When to bathe a baby?

Most babies do not need a bath every day. With their regular nappy changes and face-wiping after feeding, a bath every other day is usually enough. In fact, bathing your baby too often can dry out their skin. Bathing can be done at any time of day and it is best to start with sponge baths and avoid tub baths until your baby's umbilical cord falls off.

Umbilical cord

Also called the birth cord. A tube connecting the blood supply of the uterus of the mother to the circulatory system of the developing baby.

What you need

Items you will need for bathing your young baby include:

  • Soft washcloths;
  • Basin or clean sink;
  • Towel;
  • Thick towels or a bath cushion;
  • Baby bathtub;
  • Baby shampoo or soap, and;
  • Clean nappy and clean clothes.

Before giving your baby a bath, remember to:

  • Have everything you need ready and within arm's reach;
  • Clear the counter of any breakables and electrical appliances, and;
  • Make sure the room is warm and there are no draughts.

 

What not to do

When bathing your baby, do NOT:

  • Walk away from your baby, even for a moment;
  • Use soaps and cleansers in the first month after birth;
  • Add more hot water while your baby is in the tub;
  • Use cotton buds in your baby's ears, as they can damage their eardrums;
  • Scrub your baby. This is abrasive and unnecessary - gentle massage is enough;
  • Use hairdryers, as they can cause burns, or;
  • Retract your baby boy's foreskin, as the foreskin is fused to the head of the penis until later in childhood. It retracts on its own at a later age.

Foreskin

The retractable fold of skin that covers and protects the tip of the penis.

Eardrums

The thin membrane between the external and middle ear that converts sound waves into vibrations, which are then transmitted to the inner ear.

How to give a sponge bath

Sponge baths should be used instead of tub baths until your baby's umbilical cord falls off or, if they have been circumcised, until their circumcision wound heals, to reduce the risk of infection. When giving a sponge bath:

  • Add warm water to your clean sink or basin;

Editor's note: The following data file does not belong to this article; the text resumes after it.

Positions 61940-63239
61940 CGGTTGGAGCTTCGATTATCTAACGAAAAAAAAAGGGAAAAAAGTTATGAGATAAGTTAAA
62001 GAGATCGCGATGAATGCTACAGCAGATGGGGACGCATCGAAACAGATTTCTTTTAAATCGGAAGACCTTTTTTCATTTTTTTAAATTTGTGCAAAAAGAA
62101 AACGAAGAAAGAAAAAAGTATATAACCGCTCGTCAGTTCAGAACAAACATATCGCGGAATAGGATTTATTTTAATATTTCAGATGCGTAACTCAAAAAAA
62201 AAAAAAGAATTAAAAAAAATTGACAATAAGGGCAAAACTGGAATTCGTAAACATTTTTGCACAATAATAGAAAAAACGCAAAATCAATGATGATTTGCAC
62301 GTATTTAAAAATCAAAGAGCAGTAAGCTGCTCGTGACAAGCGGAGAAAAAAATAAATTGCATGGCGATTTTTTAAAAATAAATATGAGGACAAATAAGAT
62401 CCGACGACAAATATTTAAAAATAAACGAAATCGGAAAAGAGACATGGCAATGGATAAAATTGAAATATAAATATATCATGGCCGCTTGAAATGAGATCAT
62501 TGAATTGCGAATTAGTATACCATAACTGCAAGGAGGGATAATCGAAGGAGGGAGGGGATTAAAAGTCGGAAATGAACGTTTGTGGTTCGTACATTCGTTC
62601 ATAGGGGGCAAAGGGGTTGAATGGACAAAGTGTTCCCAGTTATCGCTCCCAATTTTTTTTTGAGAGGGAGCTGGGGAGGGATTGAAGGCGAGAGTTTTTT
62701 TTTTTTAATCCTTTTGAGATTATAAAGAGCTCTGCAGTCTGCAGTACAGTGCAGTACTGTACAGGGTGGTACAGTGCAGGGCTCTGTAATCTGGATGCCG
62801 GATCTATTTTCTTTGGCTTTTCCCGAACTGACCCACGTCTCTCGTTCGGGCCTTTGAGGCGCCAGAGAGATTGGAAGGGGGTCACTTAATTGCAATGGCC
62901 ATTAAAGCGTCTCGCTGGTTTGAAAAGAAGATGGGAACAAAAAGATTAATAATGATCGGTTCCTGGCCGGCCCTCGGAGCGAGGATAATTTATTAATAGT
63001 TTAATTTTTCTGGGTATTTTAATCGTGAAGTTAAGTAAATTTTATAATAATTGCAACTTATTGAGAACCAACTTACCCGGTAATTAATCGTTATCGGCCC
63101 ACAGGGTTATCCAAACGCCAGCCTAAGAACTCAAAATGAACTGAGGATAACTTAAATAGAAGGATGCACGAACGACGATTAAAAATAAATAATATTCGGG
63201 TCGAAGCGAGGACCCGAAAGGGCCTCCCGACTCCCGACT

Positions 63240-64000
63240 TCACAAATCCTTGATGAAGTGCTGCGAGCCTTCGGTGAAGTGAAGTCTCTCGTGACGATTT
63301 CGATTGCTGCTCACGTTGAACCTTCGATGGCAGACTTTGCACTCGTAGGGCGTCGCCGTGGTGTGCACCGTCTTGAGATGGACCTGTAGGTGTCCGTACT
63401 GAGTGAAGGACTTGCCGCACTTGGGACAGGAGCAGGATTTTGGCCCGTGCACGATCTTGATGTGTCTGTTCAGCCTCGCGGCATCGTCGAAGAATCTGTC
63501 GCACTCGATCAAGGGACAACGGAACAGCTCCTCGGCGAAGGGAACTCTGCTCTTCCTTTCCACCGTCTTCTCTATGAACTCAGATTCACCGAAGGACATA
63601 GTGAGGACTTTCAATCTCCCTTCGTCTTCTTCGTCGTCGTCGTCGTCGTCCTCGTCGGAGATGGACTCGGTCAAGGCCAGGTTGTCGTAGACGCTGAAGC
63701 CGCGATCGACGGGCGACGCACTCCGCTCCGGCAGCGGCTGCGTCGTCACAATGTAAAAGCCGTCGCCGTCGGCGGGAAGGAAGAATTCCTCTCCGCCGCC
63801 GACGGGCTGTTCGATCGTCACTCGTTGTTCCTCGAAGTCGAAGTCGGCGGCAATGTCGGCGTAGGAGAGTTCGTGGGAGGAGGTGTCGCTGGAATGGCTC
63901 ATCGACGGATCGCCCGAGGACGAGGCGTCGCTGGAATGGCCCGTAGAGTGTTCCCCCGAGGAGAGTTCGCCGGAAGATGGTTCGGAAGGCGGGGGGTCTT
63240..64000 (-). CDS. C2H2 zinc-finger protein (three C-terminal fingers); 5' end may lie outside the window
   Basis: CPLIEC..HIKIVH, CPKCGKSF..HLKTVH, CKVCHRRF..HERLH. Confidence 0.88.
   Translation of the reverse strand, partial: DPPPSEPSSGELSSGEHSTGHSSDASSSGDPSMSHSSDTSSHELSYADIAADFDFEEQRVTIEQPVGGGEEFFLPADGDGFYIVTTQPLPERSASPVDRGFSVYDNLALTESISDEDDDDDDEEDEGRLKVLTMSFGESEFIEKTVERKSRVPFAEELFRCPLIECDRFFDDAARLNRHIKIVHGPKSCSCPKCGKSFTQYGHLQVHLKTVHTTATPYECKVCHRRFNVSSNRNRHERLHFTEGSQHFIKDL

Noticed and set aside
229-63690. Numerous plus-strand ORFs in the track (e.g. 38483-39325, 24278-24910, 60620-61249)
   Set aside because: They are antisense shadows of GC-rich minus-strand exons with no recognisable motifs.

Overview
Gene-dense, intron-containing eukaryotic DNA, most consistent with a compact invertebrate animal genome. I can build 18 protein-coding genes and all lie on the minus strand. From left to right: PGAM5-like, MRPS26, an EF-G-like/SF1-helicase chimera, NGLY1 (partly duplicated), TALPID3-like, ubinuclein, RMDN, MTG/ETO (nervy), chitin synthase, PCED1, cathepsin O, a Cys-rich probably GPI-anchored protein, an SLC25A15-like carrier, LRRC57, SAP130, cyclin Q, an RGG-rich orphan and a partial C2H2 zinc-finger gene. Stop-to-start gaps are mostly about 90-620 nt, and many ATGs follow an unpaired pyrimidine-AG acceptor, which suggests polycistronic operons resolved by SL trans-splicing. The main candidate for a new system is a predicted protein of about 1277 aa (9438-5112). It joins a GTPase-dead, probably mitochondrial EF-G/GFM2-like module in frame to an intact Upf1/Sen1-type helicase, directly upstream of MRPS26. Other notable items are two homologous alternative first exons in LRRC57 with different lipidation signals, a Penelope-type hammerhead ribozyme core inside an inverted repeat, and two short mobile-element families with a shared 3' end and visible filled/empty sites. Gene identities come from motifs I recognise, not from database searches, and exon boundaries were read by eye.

• Place your baby on a bath cushion or thick towel;
  • Keep your baby covered with a towel or blanket;
  • Use a moistened cloth without soap to gently clean your baby's face;
  • Clean the rest of your baby's body - you can use some baby soap to do this, but it is not necessary;
  • Dry and wrap your baby in a towel or blanket again before washing their hair;
  • If you want, add a little baby shampoo to your baby's hair with a wash cloth and rinse it out, making sure to not get any water running down their face, as shampoo might get in their eyes, and;
  • Dry their head with a towel (not a hairdryer) and brush their hair with a comb.

Infection

Entry into the body of microorganisms that can reproduce and cause disease.

Umbilical cord

Also called the birth cord. A tube connecting the blood supply of the uterus of the mother to the circulatory system of the developing baby.

How to give a tub bath

Sometimes, particularly the first few times, babies do not like being bathed. If this is the case, you can try talking to them softly, or use bath toys. When you give your baby a tub bath, be sure to:

  • Fill the tub with warm water and test the water to make sure it is not too hot, remembering that babies have more delicate skin than adults. You may want to use a baby bath thermometer to test the water temperature, otherwise test it with your wrist or elbow;
  • Wash your baby as you would giving them a sponge bath, making sure you always have one hand supporting their head and neck, and;
  • Clean the bathtub after every use.

References

  1. Bathing and Skin Care for the Newborn | UCLA Health Library - Los Angeles CA. Accessed 26 November 2014 from http://healthinfo.uclahealth.org/Conditions/Pregnancy/Newborn/90P02628